Cold War – General
Feb 19, 2020 | Briefing Book br>
Washington D.C., February 19, 2020 - Reporting last week in The Washington Post and Germany’s ZDF public television channel mentioned a 1951 meeting between Crypto AG’s Boris Hagelin and American cryptographer William Friedman, the noted cryptanalyst who was acting as a representative of U.S. intelligence, at Washington D.C.’s Cosmos Club. This meeting reportedly built the foundation of a “gentlemen’s understanding” between Hagelin and the United States to control the company’s cryptographic devices.
Starting to Crack a Hard Target: U.S. Intelligence Efforts against the Soviet Missile Program through 1957Feb 5, 2020 | Briefing Book br>
Washington, D.C., February 5, 2020 – In the eyes of U.S. intelligence and the military services, the greatest threat to American national security during the early Cold War was the emerging Soviet missile program with its ability to deliver nuclear weapons to targets across the United States. Before the era of satellite surveillance, the U.S.
Dec 5, 2019 | Briefing Book br>
Washington D.C., December 5, 2019 – Cooperative threat reduction by the U.S., Ukraine, and the Russian Federation successfully eliminated the world’s third largest nuclear weapons force in the 1990s – the ICBMs, strategic bombers, and nuclear warheads left in Ukraine when the Soviet Union dissolved in December 1991 – according to declassified documents from all three countries published today by the National Security Archive.
Oct 15, 2019 | News br>
A new documentary film offers fresh historical material and perspectives on the 1953 coup in Iran. COUP 53, directed by award-winning Iranian-born film-maker Taghi Amirani, is an innovative look at a decades-old story that continues to reverberate in international politics. After notable selections in festivals from Telluride to London in 2019, the film is currently having premier screenings in a number of U.S., Canadian, and European cities.
Oct 3, 2019 | Briefing Book br>
Washington, DC, October 3, 2019 – When the Soviet Union put nuclear missiles in Cuba nearly 60 years ago, American officials refused to believe that at least one Soviet motivation was the defense of Cuba. But declassified U.S. documents published in the Digital National Security Archive (DNSA) confirm a series of sometimes frenetic covert operations ordered by the Kennedy White House and run by the CIA in those years to overthrow the Castro regime that in hindsight make Moscow’s (and Havana’s) concerns about defending the island much more credible.
Sep 9, 2019 | Briefing Book br>
Washington, D.C., September 9, 2019 – Seventy years ago, on 9 September 1949, Director of Central Intelligence Admiral Roscoe Hillenkoetter handed President Harry Truman a carefully worded report of “an abnormal radio-active contamination" in the Northern Pacific that greatly exceeded normal levels in the atmosphere. While uncertain as to the cause, the DCI’s first hypothesis was “An atomic explosion on the continent of Asia.” This proved to be accurate – it was the first Soviet test of a nuclear device.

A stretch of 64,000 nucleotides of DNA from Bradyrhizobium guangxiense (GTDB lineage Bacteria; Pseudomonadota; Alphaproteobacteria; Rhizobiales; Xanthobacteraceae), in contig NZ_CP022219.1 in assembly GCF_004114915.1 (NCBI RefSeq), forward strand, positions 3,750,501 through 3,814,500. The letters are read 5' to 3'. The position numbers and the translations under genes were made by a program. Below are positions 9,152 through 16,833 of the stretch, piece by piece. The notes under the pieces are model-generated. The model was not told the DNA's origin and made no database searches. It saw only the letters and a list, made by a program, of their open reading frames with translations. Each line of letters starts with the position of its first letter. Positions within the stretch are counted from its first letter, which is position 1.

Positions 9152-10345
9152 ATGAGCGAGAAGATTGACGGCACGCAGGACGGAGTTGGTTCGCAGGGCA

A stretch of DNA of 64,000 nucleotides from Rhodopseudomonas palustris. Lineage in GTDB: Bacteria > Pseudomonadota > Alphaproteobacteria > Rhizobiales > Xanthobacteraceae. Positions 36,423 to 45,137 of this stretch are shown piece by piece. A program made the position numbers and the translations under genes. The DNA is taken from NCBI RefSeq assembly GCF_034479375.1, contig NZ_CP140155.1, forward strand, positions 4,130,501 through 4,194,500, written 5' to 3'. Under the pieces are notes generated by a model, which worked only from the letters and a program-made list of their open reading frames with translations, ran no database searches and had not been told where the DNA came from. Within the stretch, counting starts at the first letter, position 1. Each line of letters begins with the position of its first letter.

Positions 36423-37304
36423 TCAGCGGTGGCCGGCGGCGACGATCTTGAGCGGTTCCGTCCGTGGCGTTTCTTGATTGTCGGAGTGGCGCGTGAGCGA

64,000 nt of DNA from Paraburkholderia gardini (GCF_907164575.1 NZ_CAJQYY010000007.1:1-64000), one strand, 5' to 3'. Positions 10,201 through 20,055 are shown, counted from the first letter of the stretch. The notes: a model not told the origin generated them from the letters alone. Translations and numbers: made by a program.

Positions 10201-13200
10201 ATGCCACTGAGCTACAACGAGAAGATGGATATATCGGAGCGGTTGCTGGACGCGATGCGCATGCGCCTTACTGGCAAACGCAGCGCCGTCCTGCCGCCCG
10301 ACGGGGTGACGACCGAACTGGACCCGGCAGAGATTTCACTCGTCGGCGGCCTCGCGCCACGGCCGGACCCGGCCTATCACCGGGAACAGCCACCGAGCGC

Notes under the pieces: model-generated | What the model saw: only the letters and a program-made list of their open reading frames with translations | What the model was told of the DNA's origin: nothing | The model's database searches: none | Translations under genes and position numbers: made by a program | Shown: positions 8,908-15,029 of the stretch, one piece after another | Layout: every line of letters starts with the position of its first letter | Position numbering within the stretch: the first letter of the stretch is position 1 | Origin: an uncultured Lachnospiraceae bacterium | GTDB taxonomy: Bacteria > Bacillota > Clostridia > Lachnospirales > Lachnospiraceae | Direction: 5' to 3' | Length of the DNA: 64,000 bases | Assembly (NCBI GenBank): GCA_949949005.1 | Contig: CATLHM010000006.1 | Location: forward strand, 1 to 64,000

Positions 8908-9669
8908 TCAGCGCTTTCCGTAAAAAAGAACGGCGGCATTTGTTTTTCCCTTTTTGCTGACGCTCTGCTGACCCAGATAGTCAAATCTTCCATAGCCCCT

Kissinger Told Soviet Envoy during 1973 Arab-Israeli War: “My Nightmare is a Victory for Either Side” – The Soviet AgreedAug 9, 2019 | Briefing Book br>
Washington, D.C., August 9, 2019 – Several previously unknown Henry Kissinger memoranda of telephone conversations – or telcons – from October 1973, uncovered by the National Security Archive, provide blunt and fascinating vignettes from a significant moment during the Nixon presidency.
Aug 2, 2019 | Briefing Book br>
Washington D.C., August 2, 2019 – The Intermediate-range Nuclear Forces Treaty negotiated by U.S. President Ronald Reagan and Soviet leader Mikhail Gorbachev in 1987 not only eliminated an entire class of nuclear weapons but also broke new ground in arms control verification, according to declassified documents on INF negotiations published today by the National Security Archive.
Jun 27, 2019 | Briefing Book br>
Washington, D.C., June 27, 2019 – Recently declassified U.S. documents posted to mark the 60th anniversary year of the Dalai Lama’s flight out of Tibet depict sharp divisions among Chinese authorities over how to cope with the contested region and conclude that Beijing had “badly mismanaged” its policies and brought “disaster” to the majority of Tibetans. The documents – a series of State Department cables – cover an important turning point in the global Cold War, 1979-1980.
Jun 11, 2019 | Briefing Book br>
Washington, D.C., June 11, 2019 – “Launch-on-warning,” a feature of U.S. nuclear warfighting strategy since the late 1970s, has frequently faced intensive criticism because of the high risk of accidental launches and uncontrollable outcomes, including massive casualties, according to recently declassified records posted today by the nongovernmental National Security Archive.